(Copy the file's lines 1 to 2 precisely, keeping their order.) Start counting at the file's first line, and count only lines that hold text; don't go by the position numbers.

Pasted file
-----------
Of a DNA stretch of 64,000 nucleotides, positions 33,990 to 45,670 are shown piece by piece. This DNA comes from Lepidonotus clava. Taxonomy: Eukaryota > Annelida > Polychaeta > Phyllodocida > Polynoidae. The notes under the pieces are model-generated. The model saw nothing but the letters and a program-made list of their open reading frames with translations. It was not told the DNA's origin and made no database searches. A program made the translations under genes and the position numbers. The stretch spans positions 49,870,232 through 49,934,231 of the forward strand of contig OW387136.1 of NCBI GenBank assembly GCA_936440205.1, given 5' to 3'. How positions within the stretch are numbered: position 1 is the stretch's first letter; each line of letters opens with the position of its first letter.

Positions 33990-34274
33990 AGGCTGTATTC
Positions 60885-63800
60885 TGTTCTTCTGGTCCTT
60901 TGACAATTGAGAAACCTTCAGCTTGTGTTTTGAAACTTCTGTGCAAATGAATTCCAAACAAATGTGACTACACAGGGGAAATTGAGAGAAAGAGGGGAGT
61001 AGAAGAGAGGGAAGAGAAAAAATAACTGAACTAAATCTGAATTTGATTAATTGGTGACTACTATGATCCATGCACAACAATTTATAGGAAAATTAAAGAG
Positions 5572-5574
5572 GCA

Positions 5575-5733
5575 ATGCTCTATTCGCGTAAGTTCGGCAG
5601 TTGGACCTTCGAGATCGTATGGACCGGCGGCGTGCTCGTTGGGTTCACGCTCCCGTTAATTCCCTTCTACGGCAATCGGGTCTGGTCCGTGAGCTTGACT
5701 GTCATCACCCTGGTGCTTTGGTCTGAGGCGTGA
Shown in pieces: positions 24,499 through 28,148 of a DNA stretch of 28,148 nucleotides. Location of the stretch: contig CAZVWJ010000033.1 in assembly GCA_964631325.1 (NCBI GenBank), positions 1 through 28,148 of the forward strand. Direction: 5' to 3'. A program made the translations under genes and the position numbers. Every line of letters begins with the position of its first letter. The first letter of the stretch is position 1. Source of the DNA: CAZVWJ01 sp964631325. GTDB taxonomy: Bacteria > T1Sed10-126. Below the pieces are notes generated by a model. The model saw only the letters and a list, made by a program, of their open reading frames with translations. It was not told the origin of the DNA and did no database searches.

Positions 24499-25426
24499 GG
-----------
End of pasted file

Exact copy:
Of a DNA stretch of 64,000 nucleotides, positions 33,990 to 45,670 are shown piece by piece. This DNA comes from Lepidonotus clava. Taxonomy: Eukaryota > Annelida > Polychaeta > Phyllodocida > Polynoidae. The notes under the pieces are model-generated. The model saw nothing but the letters and a program-made list of their open reading frames with translations. It was not told the DNA's origin and made no database searches. A program made the translations under genes and the position numbers. The stretch spans positions 49,870,232 through 49,934,231 of the forward strand of contig OW387136.1 of NCBI GenBank assembly GCA_936440205.1, given 5' to 3'. How positions within the stretch are numbered: position 1 is the stretch's first letter; each line of letters opens with the position of its first letter.

Positions 33990-34274